Purpose: The Hawaii Childhood Lead Poisoning Prevention Program (HI-CLPPP) will (a) improve blood lead screening test rates especially among the highest risk populations; (b) maintain and improve the surveillance system by working with laboratories and healthcare providers to improve the collection of sociodemographic and geographic risk factors from blood lead testing data to better identify the highest risk populations and improve health equity; and (c) collaborate closely with healthcare and service providers to ensure a comprehensive system of follow-up for children with elevated blood lead level (EBLL) that efficiently connects them with recommended services and tracks their progress.Background: Lead-based paint was banned for residential use in 1978. Over 54% of Hawaii?s housing and 61% of Honolulu?s housing were built before 1980. Hawaii?s warm and humid tropical climate creates a corrosive environment that accelerates paint deterioration. Hawaii also has the highest cost of living in the country combined with moderate salaries and a very competitive rental market. These factors prevent many people who can afford to own from properly maintaining their homes, while renters often avoid asking their landlords for repairs for fear of being given notice to move out. Hawaii also continues to welcome a significant number of immigrants from countries throughout the Asia Pacific Rim, creating large populations of non-English speaking groups that often live in multi-family homes within areas already affected by traditional environmental justice issues, including higher rates of childhood lead poisoning. Lead Sources and Data: Recent lead environmental investigations identified likely sources of lead exposure for children as lead-based paint, home smelting of fishing sinkers, contaminated soil, souvenir magnets, salvaged wood, used furniture, ceramic tiles, antique jars, dishes, beach debris, old toys, and occupational exposure. Hawaii?s statewide E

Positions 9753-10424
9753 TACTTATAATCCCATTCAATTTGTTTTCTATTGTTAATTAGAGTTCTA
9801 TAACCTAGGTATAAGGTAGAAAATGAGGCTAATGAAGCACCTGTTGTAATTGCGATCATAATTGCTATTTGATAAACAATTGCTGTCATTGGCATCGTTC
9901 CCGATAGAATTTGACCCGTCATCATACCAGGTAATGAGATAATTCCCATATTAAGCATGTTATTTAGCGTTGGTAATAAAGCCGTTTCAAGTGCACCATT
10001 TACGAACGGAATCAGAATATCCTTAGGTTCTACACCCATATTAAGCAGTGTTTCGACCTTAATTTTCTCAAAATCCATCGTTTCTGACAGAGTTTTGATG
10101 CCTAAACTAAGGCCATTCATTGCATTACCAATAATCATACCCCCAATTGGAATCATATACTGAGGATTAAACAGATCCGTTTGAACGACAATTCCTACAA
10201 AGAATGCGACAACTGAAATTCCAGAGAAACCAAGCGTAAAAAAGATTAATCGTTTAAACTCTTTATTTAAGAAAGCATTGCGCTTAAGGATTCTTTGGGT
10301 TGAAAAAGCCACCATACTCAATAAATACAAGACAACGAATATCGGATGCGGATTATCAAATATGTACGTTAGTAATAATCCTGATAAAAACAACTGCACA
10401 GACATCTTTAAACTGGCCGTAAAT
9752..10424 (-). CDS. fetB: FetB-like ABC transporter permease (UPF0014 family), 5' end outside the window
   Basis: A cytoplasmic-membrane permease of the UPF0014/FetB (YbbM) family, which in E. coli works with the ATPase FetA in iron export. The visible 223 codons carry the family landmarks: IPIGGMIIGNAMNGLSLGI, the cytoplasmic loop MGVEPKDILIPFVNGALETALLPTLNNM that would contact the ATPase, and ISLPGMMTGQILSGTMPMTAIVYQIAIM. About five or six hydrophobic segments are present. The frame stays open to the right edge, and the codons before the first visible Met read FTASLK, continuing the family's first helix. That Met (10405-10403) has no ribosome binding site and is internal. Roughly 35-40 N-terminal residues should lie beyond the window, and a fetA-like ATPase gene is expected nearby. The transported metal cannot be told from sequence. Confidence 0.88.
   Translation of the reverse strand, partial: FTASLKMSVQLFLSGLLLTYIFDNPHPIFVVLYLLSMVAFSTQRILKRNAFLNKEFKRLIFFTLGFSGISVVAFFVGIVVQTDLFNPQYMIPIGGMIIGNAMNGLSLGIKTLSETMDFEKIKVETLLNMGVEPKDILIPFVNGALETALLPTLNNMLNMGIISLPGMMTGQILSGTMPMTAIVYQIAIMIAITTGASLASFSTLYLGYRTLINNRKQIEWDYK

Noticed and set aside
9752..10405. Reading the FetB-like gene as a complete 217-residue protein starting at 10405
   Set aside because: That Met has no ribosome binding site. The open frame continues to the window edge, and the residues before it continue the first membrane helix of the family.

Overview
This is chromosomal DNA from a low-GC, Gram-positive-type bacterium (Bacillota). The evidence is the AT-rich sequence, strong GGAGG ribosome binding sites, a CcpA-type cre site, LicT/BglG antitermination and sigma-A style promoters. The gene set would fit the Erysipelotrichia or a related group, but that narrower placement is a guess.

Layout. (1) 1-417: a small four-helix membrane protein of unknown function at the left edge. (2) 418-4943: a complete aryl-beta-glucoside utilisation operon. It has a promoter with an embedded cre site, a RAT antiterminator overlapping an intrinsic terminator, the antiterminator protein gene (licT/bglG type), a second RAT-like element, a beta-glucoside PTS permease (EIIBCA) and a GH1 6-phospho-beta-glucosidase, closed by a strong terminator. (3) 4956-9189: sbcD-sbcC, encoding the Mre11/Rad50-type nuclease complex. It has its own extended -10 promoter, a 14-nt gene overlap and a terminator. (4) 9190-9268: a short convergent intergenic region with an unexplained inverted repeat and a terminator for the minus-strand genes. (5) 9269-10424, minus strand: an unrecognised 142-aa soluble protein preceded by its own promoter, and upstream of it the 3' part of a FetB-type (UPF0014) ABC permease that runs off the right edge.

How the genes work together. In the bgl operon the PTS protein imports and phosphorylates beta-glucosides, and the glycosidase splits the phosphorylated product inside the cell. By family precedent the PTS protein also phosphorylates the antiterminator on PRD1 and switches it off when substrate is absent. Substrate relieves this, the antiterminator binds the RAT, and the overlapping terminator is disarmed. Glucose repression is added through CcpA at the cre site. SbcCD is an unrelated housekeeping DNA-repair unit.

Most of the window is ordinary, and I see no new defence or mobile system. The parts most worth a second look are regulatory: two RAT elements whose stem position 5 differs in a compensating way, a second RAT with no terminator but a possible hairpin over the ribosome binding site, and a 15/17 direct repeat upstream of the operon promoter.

BLL rate in 2020 was 1.09%, but a neighbor island like Hawaii Island had higher EBLL rates (2.47%). The total number of children tested for blood lead dropped significantly (19.1%) in 2020 due to the COVID-19 pandemic. Twenty-five percent (25.0%) of all 1- and 2-year-old children were tested for blood lead levels in 2020 (up from a 23.8% baseline in 2017, but down from the peak of 26.7% in 2018). Of children enrolled in Medicaid, 43.4% of 1- and 2-year-old children were tested in 2019 (up from a 37.8% baseline in 2016), but these 2019 numbers that do not yet reflect the effects of COVID-19 in 2020. Project Period Outcomes:?Improve blood lead testing and reporting rates for children less than 6 years of age at risk for lead exposure (e.g., screening/testing penetrance and the incidence and prevalence of children with blood lead levels greater than or equal to the CDC blood lead reference value) and other important blood lead levels categories.?Improve use of surveillance system data to capture missing data on child demographic and follow-up information (e.g., address, race/ethnicity, socioeconomic status, small geographic area [zip code or census tract], referrals to recommended services, completion of services by type).?Improved rates of children less than 6 years of age with elevated blood lead levels linked to recommended services (e.g., environmental inspections, medical evaluations, nutritional counseling, developmental services).?Decrease disparities in blood lead levels by race/ethnicity and socioeconomic status.